No country for ignorant men

A night at the Golden Probe Awards viewing party

Victoria Albert | Contributing Writer

It’s not every day that you eat a cupcake topped with a golden uterus. It’s even more rare that you get to pose on a mock red carpet with intrauterine device sunglasses in one hand and a cardboard cutout of Missouri State Rep. Rick Brattin in the other. But that’s exactly what attendees looked forward to at the Gateway Women’s Access Fund’s viewing party of the Golden Probes, which took place last Sunday, Oct. 2.

The Golden Probes is far from your typical event. A satirical awards show developed by the pro-choice activist group Lady Parts Justice (LPJ), the annual fundraiser honors “outstanding achievement in the fields of sexism and antichoice extremism,” derisively celebrating the “brave” men in our government who have fervidly advanced sexist, homophobic and antichoice rhetoric in recent years.

The name “Lady Parts Justice” itself was born out of an instance of outrageous sexism. In 2012, Michigan State Rep. Lisa Brown was banned from her statehouse floor for using the word “vagina”—while arguing against a bill mandating transvaginal ultrasounds. When she asked what she should have said, they suggested “something less provocative, like ‘lady parts.’” Unsurprisingly, this sound bite took hold, galvanizing feminists nationwide.

Founded and governed by a troupe of comics, activists and writers, Lady Parts Justice League describes itself as “the first [Not-Safe-For-Work], rapid-response reproductive rights messaging hub” that uses comedy to draw attention to similar slights against women’s health perpetuated by hyper conservative legislators.

The group certainly delivered. With appearances from high-profile feminist comedians, such as Sarah Silverman, Samantha Bee and Jessica Williams, the two-hour ceremony spun horrific legislation into comedic gold. Notable awards included “Best Acting Like You Care About Women in a Non-Supportive Role,” “Best Original Science,” and the crowd favorite “Outstanding Writing in Sharpie, Hobby Lobby Supplies and/or Microsoft Paint.” Nominees ranged from attorney generals to congressional candidates to America’s very own vice presidential nominee Mike Pence—who was narrowly outshined for “Outstanding Underperformance by a Politician in a Leading Role.”

“Humor is powerful,” Maia Elkana, co-founder of the Gateway Women’s Access Fund (GWAF), said. The organization hosted the St. Louis watch party at the Center of Creative Arts.

“I want this event to energize current reproductive health advocates and to inspire folks who are pro-choice but maybe never really thought about it,” she said.

Attendees speculated on potential winners between live-streamed sections of the New York City event, while sipping on “Consensual Sex on the Beach” and “Old Fashioned But Pro-Choice,” and sampling uterus and penis-topped cupcakes from St. Louis’s Sweetology.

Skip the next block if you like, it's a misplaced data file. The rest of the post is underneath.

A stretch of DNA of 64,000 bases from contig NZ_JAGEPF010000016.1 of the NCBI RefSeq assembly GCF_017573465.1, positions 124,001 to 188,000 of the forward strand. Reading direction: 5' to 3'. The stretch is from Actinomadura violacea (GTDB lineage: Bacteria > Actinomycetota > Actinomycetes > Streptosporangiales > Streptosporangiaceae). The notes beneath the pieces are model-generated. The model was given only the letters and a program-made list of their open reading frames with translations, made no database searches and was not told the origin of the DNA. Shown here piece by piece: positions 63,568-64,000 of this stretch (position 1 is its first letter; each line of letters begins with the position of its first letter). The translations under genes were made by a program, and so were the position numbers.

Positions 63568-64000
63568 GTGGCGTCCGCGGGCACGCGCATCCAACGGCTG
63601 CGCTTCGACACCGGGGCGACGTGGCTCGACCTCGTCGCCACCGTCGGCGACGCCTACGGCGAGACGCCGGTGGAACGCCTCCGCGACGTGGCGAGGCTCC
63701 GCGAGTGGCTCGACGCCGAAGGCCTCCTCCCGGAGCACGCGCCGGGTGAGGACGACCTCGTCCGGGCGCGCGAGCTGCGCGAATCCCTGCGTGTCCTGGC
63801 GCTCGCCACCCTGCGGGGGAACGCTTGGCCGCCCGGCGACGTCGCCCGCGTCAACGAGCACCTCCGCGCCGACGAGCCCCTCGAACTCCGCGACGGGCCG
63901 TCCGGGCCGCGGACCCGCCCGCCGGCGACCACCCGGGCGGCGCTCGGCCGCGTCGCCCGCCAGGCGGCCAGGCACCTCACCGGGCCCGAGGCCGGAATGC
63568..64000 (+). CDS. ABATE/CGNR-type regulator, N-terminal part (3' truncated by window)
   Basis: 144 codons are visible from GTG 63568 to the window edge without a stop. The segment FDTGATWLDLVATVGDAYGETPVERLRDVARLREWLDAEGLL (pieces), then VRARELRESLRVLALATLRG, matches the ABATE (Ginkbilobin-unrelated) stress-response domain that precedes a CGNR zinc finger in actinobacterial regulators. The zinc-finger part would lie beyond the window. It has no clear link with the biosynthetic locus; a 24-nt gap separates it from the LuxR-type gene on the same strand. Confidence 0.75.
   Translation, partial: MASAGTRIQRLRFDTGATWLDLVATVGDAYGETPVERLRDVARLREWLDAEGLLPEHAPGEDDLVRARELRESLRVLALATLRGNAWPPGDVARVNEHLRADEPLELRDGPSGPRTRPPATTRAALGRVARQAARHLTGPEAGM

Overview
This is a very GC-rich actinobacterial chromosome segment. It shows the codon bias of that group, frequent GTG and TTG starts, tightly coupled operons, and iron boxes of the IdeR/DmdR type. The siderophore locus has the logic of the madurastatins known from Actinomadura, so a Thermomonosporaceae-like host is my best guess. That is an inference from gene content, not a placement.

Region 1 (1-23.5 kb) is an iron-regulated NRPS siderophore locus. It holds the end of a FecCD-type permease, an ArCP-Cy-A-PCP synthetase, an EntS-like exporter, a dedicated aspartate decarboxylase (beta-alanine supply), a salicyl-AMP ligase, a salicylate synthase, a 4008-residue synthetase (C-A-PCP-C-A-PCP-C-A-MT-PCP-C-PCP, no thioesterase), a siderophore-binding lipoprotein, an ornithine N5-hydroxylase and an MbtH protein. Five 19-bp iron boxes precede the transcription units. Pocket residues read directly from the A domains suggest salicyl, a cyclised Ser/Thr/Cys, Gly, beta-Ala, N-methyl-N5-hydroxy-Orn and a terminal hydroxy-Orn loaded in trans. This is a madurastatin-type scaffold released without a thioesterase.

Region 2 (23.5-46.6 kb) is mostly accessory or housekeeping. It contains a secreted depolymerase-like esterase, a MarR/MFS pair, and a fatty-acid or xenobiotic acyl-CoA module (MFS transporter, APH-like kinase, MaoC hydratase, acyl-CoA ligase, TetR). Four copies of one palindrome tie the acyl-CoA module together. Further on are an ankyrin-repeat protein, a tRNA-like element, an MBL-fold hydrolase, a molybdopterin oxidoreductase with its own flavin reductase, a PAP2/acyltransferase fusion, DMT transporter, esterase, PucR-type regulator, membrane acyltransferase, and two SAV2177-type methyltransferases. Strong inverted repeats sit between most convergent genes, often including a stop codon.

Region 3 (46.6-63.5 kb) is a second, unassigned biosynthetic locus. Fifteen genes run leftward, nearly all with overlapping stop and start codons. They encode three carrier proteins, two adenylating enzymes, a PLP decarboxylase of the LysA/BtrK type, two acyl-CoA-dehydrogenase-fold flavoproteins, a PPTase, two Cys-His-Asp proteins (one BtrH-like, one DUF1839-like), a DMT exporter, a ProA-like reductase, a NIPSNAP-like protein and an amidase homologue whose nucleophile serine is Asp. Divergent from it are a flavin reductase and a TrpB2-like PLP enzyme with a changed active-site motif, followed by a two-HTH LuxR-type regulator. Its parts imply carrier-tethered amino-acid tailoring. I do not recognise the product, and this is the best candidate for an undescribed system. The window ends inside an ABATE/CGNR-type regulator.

To no one’s surprise, Missouri earned two Golden Probe nominations of its own. Imposing an onerous 72-hour waiting period on women seeking an abortion and attempting to jail Planned Parenthood CEO Mary Kogut for refusing to violate patient confidentiality put it in the running for the biggest award of the night: “Legislature of the Year.” State Rep. Rick Brattin earned his own place in the “Best Performance in An Unscripted Digital Short” division, by filing a bill that would require women seeking an abortion to obtain notarized written consent from the man who impregnated her and claiming that he would permit an exception for “legitimate rape,” a la former U.S. Rep Todd Akin.

And while the room resonated with laughs and lighthearted humor, the watch party drew activists from across the state to speak about the true impact of Missouri’s abortion restrictions. During breaks in the show, representatives from Missouri abortion providers detailed the hardships that this legislation has imposed on their patients. These hardships make it exceedingly difficult—and, in some cases, impossible—for the 1,200,000 Missouri women of reproductive age to receive abortion services.

“Missouri has some of the most restrictive abortion regulations of any state in the country,” Elkana said. “Folks have to receive counseling in-person, three days in advance of their procedure, which means that a woman living anywhere in the state needs to drive to St. Louis for an appointment.”

Yet by the time the curtain closed on the Golden Probes, Missouri was 0-2. Despite a phenomenal effort from both Rick Brattin and the legislature he represents, it was Ohio Attorney General Mike DeWine who stole the show, with his claim that Planned Parenthood “steam cooked” fetuses. A close runner-up was radio host Bryan Fischer’s declaration that women aren’t fit to be president.

But fear not, Missouri legislators. As evidenced by the thousands of activists who attended satellite watch parties, their work did not go unnoticed. And in the words of Golden Probes emcee Jean Grae, “There are no small parts. Only small minds.”